2007年9月21日金曜日

“Beyond Barna: What’s the Seventh Stumbling Block?”

Kota Funakawa
Professor Mark CHRISTIANSON
ARW Section AI
17 September 2007
“Beyond Barna: What’s the Seventh Stumbling Block?”
Summary
   Barna claims intercultural communication inherently has six stumbling blocks. They cause our irritations and misunderstanding. First, “Assumption of Similarities” causes the misunderstanding that there is the universal method of communication, however, there is nothing (Barna 61). Next, “Language Difference” is caused by people persisting with one meaning or different usage of language (66, 67). Third, “Nonverbal Misinterpretation” is caused by not knowing much about other cultural body movement usually among the people have same culture, so this is hard to understand for foreigners (67). In addition, the fourth, “Preconceptions and Stereotypes” causes one-sided misunderstanding. At first they seem to decrease our fear for the unknown in the world, however, they are sometimes wrong and just assumptions because of overgeneralizing (68). Moreover to assess other culture is fifth one, “Tendency to Evaluation”. People can’t accept other culture because of natural assuming their own culture is the most natural (68). Finally, “High Anxiety” is a kind of stress caused by intercultural encounters. As the result, people feel culture shock or physiological reactions (70). In the end, Barna suggests the solution to be conscious of these blocks is required as the first step to avoid and everyone can and should prepare for them.

Discussion
   In addition to Barna’s six blocks, the 7th stumbling block in intercultural communication is abandonment. The reason why it is stumbling block is when people talk with foreigners, people seem to abandon to talk because of some reasons such as language difference or culture shock. In fact, however, they just give because of no reason as a result people feel irritations. There are two examples. First, when many Japanese people are spoken to by foreigners, they can’t communicate nonetheless they have a minimum standard of English ability which taught by compulsory education. They unconsciously assume that they can’t communicate because of language difference to escape from the reality they gave up. In other words, many Japanese desire to communicate however they jump to a conclusion that they can’t speak fluently so they can’t. This is typical example of abandonment. Secondly, if they could communicate with foreigners, they would feel cultural difference. When it is felt, they begin to think that they won’t understand each other so they give up. In my experience, I met the teacher who has lived half of life abroad. His behavior made me irritate then I gave up communicating. To tell the truth, I’m not irritated with not only his behavior but also my abandonment and really desire to make good relationship with him. Therefore I asked for advices. All of my advisers said “Keep trying to communicate, and then it’ll be all right.” So far, I have been trying to communicate without abandonment and believing I can make good relationship. Finally, the way to avoid the abandonment is to make an effort to understand. This is most important because the feeling of abandonment naturally comes from inside of you so to keep trying prevents it from occurring.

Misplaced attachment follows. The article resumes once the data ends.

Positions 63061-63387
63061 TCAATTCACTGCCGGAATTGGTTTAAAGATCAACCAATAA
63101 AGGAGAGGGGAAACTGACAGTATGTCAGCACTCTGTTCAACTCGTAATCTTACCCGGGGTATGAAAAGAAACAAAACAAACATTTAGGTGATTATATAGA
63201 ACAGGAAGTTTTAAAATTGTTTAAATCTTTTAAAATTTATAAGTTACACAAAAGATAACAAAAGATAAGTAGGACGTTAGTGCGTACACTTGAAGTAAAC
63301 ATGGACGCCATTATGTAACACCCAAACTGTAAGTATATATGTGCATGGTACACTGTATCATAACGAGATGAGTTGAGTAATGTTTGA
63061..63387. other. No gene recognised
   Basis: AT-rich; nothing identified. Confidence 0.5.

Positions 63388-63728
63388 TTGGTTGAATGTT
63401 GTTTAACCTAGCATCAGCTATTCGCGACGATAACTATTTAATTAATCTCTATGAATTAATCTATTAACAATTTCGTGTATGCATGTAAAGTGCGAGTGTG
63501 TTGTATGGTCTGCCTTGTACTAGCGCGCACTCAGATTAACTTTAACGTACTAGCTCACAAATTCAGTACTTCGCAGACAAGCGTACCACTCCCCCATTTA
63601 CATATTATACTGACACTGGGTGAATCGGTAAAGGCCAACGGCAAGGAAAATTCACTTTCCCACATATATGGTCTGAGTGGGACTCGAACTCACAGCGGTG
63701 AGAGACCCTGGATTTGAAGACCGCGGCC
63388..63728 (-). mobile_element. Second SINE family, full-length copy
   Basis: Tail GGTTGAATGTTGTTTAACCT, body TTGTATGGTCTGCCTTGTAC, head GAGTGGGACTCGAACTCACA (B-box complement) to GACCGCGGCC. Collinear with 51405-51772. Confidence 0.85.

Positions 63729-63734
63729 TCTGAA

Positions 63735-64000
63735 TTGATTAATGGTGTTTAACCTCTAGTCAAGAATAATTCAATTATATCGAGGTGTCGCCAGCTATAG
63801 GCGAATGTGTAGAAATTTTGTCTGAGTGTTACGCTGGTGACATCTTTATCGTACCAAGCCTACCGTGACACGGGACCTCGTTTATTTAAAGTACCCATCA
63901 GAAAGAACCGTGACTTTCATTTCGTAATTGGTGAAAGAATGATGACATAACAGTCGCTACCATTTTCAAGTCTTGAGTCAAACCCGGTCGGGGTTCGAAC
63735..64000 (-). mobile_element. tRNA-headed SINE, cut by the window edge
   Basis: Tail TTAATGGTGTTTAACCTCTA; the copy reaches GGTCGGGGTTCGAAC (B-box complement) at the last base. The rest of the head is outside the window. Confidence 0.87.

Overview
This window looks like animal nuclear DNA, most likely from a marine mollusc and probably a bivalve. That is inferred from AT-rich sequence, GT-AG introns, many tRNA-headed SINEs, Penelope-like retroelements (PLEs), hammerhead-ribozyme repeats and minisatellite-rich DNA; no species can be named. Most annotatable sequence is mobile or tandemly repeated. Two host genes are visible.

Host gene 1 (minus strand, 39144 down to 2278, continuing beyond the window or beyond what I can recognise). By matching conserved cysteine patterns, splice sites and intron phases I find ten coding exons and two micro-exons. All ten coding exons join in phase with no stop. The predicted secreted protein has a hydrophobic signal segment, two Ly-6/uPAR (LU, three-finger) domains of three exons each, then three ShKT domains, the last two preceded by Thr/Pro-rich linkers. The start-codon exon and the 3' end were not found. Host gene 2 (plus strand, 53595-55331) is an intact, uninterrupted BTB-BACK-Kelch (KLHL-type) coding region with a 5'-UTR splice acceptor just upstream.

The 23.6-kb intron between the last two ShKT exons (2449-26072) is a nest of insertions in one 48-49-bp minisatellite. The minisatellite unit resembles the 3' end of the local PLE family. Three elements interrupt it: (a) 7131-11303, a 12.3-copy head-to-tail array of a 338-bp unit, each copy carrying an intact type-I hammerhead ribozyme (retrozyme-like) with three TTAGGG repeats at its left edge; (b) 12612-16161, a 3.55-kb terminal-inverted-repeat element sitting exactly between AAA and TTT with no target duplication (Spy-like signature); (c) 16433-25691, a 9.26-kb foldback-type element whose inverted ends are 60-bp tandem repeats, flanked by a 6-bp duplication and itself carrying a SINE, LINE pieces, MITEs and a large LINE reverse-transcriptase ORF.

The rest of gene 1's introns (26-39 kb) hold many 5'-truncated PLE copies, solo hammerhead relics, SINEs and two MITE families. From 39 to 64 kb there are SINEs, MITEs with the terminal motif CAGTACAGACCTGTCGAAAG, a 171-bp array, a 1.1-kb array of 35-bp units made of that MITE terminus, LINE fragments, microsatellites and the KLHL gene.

Works Cited
Barna, LaRay M. “Stumbling Blocks inIntercultual Communication”
Intercultural Communication A Reader. Ed. Larry A Samaovar and Rochard E Porter. Belmont, CA: Wadsworth Publising Company, 1994. (In The ELP Reader, 2007, 59-76)

1 件のコメント:

Câmera Digital さんのコメント...

Hello. This post is likeable, and your blog is very interesting, congratulations :-). I will add in my blogroll =). If possible gives a last there on my blog, it is about the Câmera Digital, I hope you enjoy. The address is http://camera-fotografica-digital.blogspot.com. A hug.